Customer Journey Mapping Closes Customer Experience Gaps

Focus on improving customer experience drives process efficiencies, greater customer repurchase and retention, and employee loyalty for this $30 billion commercial real estate lender.

Challenge: Six Sigma® process mapping didn’t get to the root of customer experience disconnects.

With four divisions spanning three continents, this commercial lending division of a Six Sigma-driven Fortune 5 conglomerate needed to improve the process of managing customer experiences, relationships and satisfaction.

With $30 billion in assets and processing over $4 billion a year in new loans, the total number of customers was relatively small. Repeat business made up only 28% of total volume, though 80% of customers were high-volume brokers. Low customer satisfaction, retention and repurchase, coupled with low employee loyalty, led this lender to work on improving its customer focus, and enhancing customer experiences and relationships.

Approach: Quantify relevant Touchpoint MetricsSM to support Six- Sigma Quality program for service.

Significant voice-of-the-customer and process mapping data existed, but company leaders surmised the organization didn’t have a solid understanding of which touchpoints were key to the sales process, and which were most important to delivering an optimal customer experience.

The McorpCX and client team began by identifying, gathering and analyzing all available voice-of-the customer and process mapping data. Then we defined existing processes for experience delivery, with the goal of understanding current systems, including team member roles and responsibilities for experience delivery.

We then underwent Touchpoint Mapping®, including internal research across regions and functions, as well as external research across segments. Through these interviews and our analysis of existing data, McorpCX developed a touchpoint inventory, including both known and “unknown” touchpoints, their perceived value, performance and importance.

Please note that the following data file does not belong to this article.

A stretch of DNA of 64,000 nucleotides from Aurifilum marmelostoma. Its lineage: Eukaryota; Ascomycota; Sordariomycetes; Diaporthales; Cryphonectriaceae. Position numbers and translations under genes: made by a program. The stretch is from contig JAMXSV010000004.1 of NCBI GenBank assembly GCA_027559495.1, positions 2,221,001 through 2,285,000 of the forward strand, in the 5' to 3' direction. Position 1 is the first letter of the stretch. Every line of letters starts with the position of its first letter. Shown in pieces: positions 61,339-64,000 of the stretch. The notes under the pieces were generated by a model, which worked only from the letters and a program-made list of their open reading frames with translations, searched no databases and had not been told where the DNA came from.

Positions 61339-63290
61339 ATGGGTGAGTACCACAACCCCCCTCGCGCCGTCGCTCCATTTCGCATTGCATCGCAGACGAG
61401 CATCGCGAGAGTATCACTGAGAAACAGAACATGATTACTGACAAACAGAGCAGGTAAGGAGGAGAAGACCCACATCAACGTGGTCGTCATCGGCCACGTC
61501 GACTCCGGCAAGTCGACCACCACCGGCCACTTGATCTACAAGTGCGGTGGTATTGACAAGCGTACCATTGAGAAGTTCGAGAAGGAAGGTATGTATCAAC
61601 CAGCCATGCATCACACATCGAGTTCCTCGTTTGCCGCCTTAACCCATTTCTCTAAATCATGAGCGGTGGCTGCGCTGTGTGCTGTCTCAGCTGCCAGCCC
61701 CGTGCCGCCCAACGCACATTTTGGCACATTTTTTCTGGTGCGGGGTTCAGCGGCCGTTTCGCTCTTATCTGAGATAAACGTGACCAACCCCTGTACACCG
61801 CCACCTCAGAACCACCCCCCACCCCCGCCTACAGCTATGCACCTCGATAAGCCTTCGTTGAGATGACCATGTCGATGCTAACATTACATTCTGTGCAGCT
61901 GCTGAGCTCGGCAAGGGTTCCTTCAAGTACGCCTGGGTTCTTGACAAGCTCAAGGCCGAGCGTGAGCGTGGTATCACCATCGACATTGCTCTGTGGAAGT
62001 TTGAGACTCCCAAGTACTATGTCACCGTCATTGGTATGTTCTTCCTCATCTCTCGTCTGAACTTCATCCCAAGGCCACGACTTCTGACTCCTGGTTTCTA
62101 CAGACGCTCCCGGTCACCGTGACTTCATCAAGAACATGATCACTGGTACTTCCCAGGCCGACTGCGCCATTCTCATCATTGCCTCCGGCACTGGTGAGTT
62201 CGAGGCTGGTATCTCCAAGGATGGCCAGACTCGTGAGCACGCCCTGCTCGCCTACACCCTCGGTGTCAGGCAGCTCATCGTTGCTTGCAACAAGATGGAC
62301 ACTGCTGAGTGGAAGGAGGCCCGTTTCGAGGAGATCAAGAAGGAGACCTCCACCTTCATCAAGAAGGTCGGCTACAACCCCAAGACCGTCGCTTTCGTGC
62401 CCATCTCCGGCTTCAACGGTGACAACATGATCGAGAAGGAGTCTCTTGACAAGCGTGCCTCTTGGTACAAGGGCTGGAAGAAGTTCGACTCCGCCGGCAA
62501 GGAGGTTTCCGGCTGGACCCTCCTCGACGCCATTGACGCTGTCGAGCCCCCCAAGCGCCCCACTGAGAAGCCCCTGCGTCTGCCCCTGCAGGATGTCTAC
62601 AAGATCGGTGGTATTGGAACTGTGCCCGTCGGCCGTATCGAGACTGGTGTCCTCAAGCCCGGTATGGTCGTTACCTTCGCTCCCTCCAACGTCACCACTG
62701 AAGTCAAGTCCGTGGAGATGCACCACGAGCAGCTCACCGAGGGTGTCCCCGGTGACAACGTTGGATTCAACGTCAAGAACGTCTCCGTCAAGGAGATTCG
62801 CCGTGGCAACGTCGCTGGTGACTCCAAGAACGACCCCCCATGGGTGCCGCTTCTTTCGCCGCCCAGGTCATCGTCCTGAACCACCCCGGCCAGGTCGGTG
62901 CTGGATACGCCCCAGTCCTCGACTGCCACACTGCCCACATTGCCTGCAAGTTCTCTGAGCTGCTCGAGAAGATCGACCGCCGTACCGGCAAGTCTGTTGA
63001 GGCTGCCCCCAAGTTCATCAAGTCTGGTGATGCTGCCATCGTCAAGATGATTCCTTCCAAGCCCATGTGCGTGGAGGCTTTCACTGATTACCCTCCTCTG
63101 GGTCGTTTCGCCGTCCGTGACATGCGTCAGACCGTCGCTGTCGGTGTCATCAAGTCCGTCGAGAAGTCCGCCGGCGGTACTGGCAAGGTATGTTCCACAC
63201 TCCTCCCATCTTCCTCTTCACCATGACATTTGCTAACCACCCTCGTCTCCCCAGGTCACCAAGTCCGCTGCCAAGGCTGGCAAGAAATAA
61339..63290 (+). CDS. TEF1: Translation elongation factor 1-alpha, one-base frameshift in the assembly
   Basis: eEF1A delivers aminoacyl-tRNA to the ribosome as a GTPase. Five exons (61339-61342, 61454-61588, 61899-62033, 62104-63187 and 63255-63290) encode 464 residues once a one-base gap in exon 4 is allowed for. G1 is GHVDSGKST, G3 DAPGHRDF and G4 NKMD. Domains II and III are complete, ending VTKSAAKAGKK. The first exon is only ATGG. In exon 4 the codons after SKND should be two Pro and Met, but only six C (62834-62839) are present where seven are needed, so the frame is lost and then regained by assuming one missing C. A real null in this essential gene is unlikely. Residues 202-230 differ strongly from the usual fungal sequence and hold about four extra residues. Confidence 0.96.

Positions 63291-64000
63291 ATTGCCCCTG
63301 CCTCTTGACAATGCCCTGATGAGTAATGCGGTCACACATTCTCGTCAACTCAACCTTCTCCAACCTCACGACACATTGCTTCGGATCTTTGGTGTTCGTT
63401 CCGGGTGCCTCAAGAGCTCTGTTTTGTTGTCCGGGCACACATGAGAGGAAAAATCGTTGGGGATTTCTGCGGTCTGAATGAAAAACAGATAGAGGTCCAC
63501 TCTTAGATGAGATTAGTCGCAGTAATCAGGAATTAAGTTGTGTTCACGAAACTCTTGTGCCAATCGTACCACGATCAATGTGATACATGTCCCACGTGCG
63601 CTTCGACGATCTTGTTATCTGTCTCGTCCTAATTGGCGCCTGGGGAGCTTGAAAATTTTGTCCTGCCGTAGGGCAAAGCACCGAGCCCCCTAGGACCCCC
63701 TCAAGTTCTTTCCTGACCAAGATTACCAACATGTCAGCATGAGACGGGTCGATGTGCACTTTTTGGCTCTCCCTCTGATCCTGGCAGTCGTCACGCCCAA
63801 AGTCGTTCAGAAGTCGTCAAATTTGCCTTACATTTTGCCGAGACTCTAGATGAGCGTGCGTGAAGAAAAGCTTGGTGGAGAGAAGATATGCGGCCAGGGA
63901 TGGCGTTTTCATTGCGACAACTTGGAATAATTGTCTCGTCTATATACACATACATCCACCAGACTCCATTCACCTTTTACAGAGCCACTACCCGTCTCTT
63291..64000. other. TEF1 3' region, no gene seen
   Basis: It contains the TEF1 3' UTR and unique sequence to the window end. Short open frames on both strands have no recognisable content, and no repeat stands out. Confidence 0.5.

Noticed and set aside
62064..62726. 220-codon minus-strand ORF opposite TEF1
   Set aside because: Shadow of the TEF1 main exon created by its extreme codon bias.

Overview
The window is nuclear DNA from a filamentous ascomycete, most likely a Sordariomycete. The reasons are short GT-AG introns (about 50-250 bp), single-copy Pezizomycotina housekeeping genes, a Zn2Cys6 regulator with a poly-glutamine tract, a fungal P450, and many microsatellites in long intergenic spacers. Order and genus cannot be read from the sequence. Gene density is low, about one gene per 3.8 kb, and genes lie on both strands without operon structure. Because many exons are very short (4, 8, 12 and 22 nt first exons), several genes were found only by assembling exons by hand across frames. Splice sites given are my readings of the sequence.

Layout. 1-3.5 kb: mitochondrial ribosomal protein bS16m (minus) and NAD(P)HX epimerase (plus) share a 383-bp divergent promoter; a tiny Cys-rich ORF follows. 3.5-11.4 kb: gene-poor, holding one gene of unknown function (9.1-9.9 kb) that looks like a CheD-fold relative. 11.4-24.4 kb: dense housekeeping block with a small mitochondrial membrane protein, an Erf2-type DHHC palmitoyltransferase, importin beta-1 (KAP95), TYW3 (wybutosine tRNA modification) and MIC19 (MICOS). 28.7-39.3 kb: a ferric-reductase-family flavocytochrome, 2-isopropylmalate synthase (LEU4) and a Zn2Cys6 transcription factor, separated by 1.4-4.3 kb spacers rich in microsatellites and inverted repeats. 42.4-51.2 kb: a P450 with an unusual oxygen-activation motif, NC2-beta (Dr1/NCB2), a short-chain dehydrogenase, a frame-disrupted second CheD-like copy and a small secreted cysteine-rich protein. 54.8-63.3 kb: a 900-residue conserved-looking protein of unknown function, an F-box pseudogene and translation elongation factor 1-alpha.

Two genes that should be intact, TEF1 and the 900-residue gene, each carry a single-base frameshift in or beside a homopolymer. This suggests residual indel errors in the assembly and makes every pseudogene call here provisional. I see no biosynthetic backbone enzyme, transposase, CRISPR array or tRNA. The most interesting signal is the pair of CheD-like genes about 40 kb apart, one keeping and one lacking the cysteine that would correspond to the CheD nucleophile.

We also identified customer levers and needs within each stage of the Customer Relationship Lifecycle, providing the team with a 360 degree perspective on, and metrics to define, the entire customer experience. Analysis highlighted touchpoint paths, gaps and disconnects, redundancies and overall performance.


Findings: Differing assumptions of an optimal customer experience.

  • The organization did not understand wants and needs at different stages of the customer relationship lifecycle for either direct (owners) or indirect (broker) customers.
  • There was little knowledge around what interaction touchpoints actually existed, compounded by a lack of understanding of the value and efficacy of individual touchpoints.
  • There were significant gaps between internal and external perspectives of touchpoint value, efficacy and performance.
  • Most importantly, we found that the quality and consistency of the customer experience varied wildly from one office to another. Ironically, each region was leveraging Six Sigma Quality tools to deliver what they perceived as the optimal customer experience.

One example of a needless disconnect was the secondary market handoff. Customers felt somewhat abandoned when their only notice of a new note holder was a form letter and new payment schedule from the new company managing the loan.

Recommendations: Identify and adopt best practices internally, and improve underperforming touchpoints.

Among several prioritized recommendations, we focused on defining roles and responsibilities of loan team members in support of the customer experience. We also defined best practices organization-wide, and implemented these through a series of “road show” presentations, Touchpoint Workshops, and train-the-trainer sessions. Processing and loan servicing changes focused on delivering a consistent experience that addressed specifically identified customer wants and needs.

Results: Dramatic increases in employee and customer satisfaction, and rising loan volume.

As a result, major experience and process gaps were quickly addressed both internally and externally. Touchpoint teams, initially trained by McorpCX staff, monitored and improved customer experience efforts organization-wide, integrating touchpoints into Six Sigma Quality programs. In addition to driving early successes, efforts over time drove significant and systemic customer experience improvements, increasing employee and customer satisfaction and loyalty, retention and repurchase, and boosting overall loan volume.

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